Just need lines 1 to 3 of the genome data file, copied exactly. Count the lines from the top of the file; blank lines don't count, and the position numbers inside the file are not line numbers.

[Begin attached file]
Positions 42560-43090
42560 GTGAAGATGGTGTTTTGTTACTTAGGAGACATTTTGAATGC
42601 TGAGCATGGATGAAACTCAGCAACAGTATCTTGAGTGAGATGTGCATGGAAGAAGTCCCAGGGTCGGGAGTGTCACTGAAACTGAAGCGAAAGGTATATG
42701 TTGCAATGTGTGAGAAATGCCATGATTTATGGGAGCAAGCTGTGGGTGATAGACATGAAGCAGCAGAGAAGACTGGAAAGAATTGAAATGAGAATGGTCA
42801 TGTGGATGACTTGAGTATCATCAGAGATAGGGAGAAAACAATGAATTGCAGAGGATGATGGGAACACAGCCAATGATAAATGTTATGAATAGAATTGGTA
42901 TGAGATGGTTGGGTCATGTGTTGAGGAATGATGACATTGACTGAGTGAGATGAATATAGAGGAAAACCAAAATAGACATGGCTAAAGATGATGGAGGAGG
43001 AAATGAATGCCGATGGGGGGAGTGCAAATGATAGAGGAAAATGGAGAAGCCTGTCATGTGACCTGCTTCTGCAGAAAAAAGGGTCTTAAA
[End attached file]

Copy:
Positions 42560-43090
42560 GTGAAGATGGTGTTTTGTTACTTAGGAGACATTTTGAATGC
42601 TGAGCATGGATGAAACTCAGCAACAGTATCTTGAGTGAGATGTGCATGGAAGAAGTCCCAGGGTCGGGAGTGTCACTGAAACTGAAGCGAAAGGTATATG